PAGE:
Notah and Tiger put the smackdown on the Asian Invasion
By Stephanie Wei under PGA Tour

Notah and his little bro

Well, no ones cares about the atmosphere on Wednesday at the Deutsche Bank Championship and other interesting tidbits, aka gossip on the range. like the handful of Americans who have one last week to make a case and impress Team USA captain Davis Love III before he announces his four wildcard picks on Tuesday morning… right?

Okay, that’s what I thought, but in case you do, the short version: pretty chill and most relaxed and friendly I’ve seen it in months, with the exception of the half-dozen guys who are freaking out about making the Ryder Cup.

We’ll return to those minor details later. First, the important news that may impact your Fantasy Golf lineup or betting margin — Notah Begay III and Tiger Woods won Notah’s charity event, the NB3 Foundation Challenge at Turning Stone Resort’s Atunyote Golf Club. The 12-player field was split in half, pitting the West squad vs. the East (the Asians) team. Notah and Tiger represented the West, along with PGA Tour players Gary Woodland and Rickie Fowler and LPGA pros Cristie Kerr and Lexi Thompson.

Tiger and Notah pummeled Y.E. Yang and K.J. Choi 9-7 in one of three stroke-play matches that were “billed as an ‘East Meets West’ challenge.” The other pairings had Woodland and Kerr against Danny Lee and Se Ri Pak, and Fowler and Thompson playing against Charlie Wi and Yani Tseng.

Woodland and Kerr beat Lee and Pak 8-7, and Tseng and Wi tied Fowler and Thompson 7-7, giving the Americans a 2.5 to 0.5 team victory.

Takeaway: White people are still better than Asians at golf. At least when you involve the men.

The game story on Tiger and Notah’s major triumph, via the AP:

Before they teed off, Begay turned to Woods and said: ‘‘We want to win, right?’’ Woods shrugged, then went out and birdied the opening hole, his short putt catching the lip of the cup and dropping softly to match Yang’s birdie.

Yang sank a 4-foot birdie putt at No. 4 and his tip-in birdie at the par-5 fifth hole, a dogleg left, brought his team to 3 under, one shot ahead after Begay rolled in a 6-foot birdie putt seconds later.

Woods made a 33-foot putt for birdie at No. 7 to even the score between the two groups and Begay followed with a short birdie putt at No. 8 as he and Woods reached 4 under.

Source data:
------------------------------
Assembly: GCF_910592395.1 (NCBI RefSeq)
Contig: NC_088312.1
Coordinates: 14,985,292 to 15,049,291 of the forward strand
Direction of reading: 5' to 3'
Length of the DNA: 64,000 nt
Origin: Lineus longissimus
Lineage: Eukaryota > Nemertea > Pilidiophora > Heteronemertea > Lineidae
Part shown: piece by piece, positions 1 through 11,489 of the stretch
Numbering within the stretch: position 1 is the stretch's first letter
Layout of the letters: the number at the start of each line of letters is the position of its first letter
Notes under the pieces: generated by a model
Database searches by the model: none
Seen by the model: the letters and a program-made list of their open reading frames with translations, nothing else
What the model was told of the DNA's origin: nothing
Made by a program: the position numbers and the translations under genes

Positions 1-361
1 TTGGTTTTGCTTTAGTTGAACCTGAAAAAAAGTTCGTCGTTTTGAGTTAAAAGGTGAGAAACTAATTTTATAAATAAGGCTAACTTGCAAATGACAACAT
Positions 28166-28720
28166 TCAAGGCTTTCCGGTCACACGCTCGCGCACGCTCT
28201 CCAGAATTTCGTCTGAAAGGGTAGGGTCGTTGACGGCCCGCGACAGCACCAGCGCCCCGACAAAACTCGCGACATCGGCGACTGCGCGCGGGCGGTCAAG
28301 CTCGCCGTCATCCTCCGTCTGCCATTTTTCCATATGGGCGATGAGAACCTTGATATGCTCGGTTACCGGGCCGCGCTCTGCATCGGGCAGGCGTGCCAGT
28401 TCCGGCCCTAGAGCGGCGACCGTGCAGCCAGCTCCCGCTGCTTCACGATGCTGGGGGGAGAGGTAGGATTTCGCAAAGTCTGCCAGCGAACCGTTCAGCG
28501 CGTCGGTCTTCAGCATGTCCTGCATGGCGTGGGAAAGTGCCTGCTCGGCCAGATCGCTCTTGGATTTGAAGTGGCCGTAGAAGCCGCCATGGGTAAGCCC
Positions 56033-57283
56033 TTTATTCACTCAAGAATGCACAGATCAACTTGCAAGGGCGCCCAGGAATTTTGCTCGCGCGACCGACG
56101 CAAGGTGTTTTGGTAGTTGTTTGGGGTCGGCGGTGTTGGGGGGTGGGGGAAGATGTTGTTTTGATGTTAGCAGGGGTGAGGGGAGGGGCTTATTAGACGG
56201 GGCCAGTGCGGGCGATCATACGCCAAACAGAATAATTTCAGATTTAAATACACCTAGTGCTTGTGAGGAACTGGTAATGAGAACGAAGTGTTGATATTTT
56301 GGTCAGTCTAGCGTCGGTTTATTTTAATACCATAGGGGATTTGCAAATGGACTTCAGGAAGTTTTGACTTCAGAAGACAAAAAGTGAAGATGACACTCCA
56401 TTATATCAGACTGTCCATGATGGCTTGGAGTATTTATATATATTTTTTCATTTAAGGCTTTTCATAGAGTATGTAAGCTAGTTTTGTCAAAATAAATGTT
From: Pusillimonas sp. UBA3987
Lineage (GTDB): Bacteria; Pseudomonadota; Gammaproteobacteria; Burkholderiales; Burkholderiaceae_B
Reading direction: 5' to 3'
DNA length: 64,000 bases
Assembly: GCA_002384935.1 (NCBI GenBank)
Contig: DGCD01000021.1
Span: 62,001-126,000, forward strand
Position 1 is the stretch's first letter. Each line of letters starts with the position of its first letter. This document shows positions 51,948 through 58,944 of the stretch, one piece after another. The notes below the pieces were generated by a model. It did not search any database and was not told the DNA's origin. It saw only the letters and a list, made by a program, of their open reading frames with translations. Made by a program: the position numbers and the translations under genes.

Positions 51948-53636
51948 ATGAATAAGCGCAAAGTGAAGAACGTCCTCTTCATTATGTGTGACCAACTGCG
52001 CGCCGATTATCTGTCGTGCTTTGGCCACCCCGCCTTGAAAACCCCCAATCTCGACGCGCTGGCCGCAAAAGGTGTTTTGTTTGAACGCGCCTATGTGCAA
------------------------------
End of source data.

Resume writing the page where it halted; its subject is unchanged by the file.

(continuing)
When Choi rolled in a downhill 12-foot putt that broke slightly right to left at No. 9, he and Yang were at 4 under and tied with Woods and Begay, Fowler and Thompson, Woodland and Kerr, and Danny Lee and Pak. Tseng and Wi birdied the 10th hole to reach 4 under and knot the competition all around.

Moments later, the match turned. Woods birdied No. 10 and Begay followed with birdie at 11 while their foes made bogey, giving the American duo a two-stroke lead they protected over the remaining holes.

‘‘Everybody out there was playing hard,’’ Begay said. ‘‘We’ve got a bunch of competitors here, and we certainly knew Y.E. and K.J. weren’t going to give up.

‘‘Tiger’s solution to that? I walked over to him after we both kind of made a mess of No. 12 — and I said, ‘These guys aren’t going to give up.’ He said, ‘That’s OK, we’ll just keep making birdies.’ He has a calmness about him, which is good to see.’’

The fun exhibition was a light warm-up for an “upbeat” Tiger, who is playing in the second playoff event, the Deutsche Bank Championship, this week in the Boston area. The 14-time major champion reminded us to keep our expectations reasonable these days. After all, Tiger didn’t even make the FedExCup playoffs last year. (Gasp!)

‘‘Considering that this time of year I wasn’t playing last year, it’s been nice to play a full season,’’ Woods said. ‘‘I’ve been very consistent this year considering I hadn’t won in a while. All of a sudden I’ve got three wins this year. I think that’s a positive sign. I’ve been in contention in a few majors. I’ve been close. Just got to keep pecking away at it.

‘‘People don’t realize that because I sat out for so long last year, I didn’t really do any of the work that I needed to do just to improve my game. ‘‘I was just trying to get healthy. The swing changes that I’ve been trying to implement are finally to start to take shape. I think that’s why this season has been so much more productive and why I haven’t had the lows I had last year.’’

Blah, blah, yeah, OK, but Tiger, if you’re Davis, who would you pick? Hunter, Stricks, Furyk and Sneds? Hunter, Stricks, Furyk and DJ? Stricks, Sneds, DJ and then ask Ollie if he wants to drop Kaymer and play 11 vs. 11? Give us a peek at your hand! Tiger kept his cards close to his chest, (shock!) when asked for his opinion during his appearance on the Morning Drive. Don’t blame him — not his place to say at this point, but we have to at least ask.

 (AP Photo/ KevinRivoli)